Lisa Sheffler, author
From classics like Lord of the Flies to dystopian movies like Mad Max or The Purge, artists have imagined what life would be like if societal order completely broke down. It’s never pretty. Anarchy inevitably results in injustice, violence, and mayhem. Unchecked, those who are strong, powerful, and manipulative would get to make all the rules. Might would determine “right.”
The Bible tells us that God institutes human governments to restrain evil and promote good. The first hint of human government comes in Genesis 9 after the flood. God re-establishes his covenant with humanity through Noah’s family, and sets his expectations for human justice, “And from each human being, too, I will demand an accounting for the life of another human being. Whoever sheds human blood, by humans shall their blood be shed; for in the image of God has God made mankind” (Genesis 9:5b–6). According to God himself, every person has value, because he or she is made in his image, and therefore every person is deserving of justice.
Romans 13:1–7 explains that it is the responsibility of human government to see that justice is served.
13 Let everyone be subject to the governing authorities, for there is no authority except that which God has established. The authorities that exist have been established by God. 2 Consequently, whoever rebels against the authority is rebelling against what God has instituted, and those who do so will bring judgment on themselves. 3 For rulers hold no terror for those who do right, but for those who do wrong. Do you want to be free from fear of the one in authority? Then do what is right and you will be commended. 4 For the one in authority is God’s servant for your good. But if you do wrong, be afraid, for rulers do not bear the sword for no reason. They are God’s servants, agents of wrath to bring punishment on the wrongdoer. 5 Therefore, it is necessary to submit to the authorities, not only because of possible punishment but also as a matter of conscience.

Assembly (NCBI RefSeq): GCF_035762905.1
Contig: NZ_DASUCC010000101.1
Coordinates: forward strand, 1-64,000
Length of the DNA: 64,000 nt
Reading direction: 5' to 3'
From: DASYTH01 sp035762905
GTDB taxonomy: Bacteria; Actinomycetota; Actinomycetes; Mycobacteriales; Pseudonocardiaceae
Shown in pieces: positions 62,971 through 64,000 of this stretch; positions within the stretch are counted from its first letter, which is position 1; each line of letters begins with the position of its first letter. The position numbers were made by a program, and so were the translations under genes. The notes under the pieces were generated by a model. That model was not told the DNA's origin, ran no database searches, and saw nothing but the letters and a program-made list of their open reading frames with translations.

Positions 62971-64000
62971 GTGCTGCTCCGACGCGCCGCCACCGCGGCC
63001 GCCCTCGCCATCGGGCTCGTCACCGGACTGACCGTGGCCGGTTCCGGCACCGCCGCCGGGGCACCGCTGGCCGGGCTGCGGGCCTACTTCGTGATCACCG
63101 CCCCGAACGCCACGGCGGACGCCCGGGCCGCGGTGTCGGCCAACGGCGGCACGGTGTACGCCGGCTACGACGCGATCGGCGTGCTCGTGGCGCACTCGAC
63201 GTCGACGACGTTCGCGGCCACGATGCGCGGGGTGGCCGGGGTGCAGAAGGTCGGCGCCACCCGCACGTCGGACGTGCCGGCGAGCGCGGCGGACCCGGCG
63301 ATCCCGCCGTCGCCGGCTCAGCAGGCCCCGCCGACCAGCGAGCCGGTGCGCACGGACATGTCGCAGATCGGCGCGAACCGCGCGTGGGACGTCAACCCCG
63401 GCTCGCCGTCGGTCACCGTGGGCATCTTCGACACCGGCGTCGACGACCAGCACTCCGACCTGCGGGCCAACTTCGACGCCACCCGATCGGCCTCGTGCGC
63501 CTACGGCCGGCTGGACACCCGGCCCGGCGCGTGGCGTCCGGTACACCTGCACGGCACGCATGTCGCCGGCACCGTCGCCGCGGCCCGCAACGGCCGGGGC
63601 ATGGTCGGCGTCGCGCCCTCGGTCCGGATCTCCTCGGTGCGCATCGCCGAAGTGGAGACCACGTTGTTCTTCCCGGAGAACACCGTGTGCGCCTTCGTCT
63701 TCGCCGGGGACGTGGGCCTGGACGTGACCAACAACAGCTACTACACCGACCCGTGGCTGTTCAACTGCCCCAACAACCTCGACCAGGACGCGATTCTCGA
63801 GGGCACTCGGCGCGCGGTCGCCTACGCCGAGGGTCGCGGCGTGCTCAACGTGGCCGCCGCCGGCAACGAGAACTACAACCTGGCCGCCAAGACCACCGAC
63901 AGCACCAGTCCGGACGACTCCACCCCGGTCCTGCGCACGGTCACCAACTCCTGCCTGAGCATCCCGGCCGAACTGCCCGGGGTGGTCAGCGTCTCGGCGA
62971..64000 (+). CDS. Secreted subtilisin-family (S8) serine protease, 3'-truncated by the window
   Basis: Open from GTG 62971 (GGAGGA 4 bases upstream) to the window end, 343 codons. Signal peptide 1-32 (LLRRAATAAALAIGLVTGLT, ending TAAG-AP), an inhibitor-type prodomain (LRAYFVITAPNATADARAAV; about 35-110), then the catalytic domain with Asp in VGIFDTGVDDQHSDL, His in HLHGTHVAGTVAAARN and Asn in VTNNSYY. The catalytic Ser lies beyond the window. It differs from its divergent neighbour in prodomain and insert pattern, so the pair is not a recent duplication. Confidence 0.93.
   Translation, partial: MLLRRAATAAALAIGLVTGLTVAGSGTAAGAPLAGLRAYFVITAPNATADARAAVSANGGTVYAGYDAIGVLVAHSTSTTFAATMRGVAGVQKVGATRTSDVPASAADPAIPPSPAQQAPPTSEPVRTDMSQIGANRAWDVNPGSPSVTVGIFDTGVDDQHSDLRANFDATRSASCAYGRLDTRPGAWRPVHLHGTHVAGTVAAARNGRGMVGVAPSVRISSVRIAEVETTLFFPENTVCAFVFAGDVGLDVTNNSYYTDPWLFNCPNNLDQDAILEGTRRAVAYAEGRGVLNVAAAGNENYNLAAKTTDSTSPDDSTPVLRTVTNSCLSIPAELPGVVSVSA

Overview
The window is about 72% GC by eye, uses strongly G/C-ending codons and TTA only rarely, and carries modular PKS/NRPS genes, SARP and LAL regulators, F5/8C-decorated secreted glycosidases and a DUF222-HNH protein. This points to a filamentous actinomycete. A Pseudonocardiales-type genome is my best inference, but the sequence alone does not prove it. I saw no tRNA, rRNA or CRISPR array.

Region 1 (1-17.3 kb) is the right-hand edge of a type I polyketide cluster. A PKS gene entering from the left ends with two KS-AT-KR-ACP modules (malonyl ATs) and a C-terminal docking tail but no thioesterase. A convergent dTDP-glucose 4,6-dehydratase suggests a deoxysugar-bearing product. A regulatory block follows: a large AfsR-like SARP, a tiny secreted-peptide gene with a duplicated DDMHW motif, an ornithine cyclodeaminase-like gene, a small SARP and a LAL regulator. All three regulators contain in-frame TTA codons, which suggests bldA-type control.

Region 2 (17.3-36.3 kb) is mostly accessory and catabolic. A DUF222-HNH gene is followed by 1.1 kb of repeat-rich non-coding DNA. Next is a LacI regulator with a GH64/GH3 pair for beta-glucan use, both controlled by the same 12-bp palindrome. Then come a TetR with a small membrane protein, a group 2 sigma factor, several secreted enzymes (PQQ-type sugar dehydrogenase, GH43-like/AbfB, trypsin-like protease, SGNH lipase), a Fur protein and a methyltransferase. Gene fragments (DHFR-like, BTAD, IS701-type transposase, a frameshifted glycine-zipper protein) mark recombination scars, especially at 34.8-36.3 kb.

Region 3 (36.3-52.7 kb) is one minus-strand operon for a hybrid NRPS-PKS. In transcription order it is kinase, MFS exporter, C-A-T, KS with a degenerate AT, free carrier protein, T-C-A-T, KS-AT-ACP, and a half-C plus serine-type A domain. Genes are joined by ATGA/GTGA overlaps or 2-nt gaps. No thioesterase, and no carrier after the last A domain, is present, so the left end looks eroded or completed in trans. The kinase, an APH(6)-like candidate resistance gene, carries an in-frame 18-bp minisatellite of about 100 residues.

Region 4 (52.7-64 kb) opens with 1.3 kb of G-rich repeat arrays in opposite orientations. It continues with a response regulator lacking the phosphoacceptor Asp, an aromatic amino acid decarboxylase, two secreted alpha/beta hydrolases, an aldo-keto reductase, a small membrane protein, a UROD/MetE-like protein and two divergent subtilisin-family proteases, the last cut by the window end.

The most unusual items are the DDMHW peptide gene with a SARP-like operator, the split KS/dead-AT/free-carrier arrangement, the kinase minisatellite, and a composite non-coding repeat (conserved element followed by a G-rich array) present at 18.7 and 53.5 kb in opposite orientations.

6 This is also why you pay taxes, for the authorities are God’s servants, who give their full time to governing. 7 Give to everyone what you owe them: If you owe taxes, pay taxes; if revenue, then revenue; if respect, then respect; if honor, then honor.
Summarize Romans 13:1–7. What are the responsibilities of human government?
As we saw last week, in the first century there were Jewish zealots who objected to paying taxes to the Empire. Judea was an occupied land, and the Jewish people longed to be free of Rome and have their nation restored. A series of would-be “messiahs” came and went, each hoping to inspire a revolt.
Yet Paul had the opposite advice for the Christians who lived in the shadow of the mighty Roman empire: submit to the governing authorities. Yet, Paul did not give Caesar too much credit. By insisting that there was an authority higher than the emperor, Paul was once again announcing the supremacy of God.
According to Paul, because the government is “God’s servant,” it is ultimately accountable to God. “The real power to be respected is God’s. Government therefore has God-given responsibility for the good.” In nations where citizens have a say in their own governance, Christians have been given the privilege and obligation to encourage that good.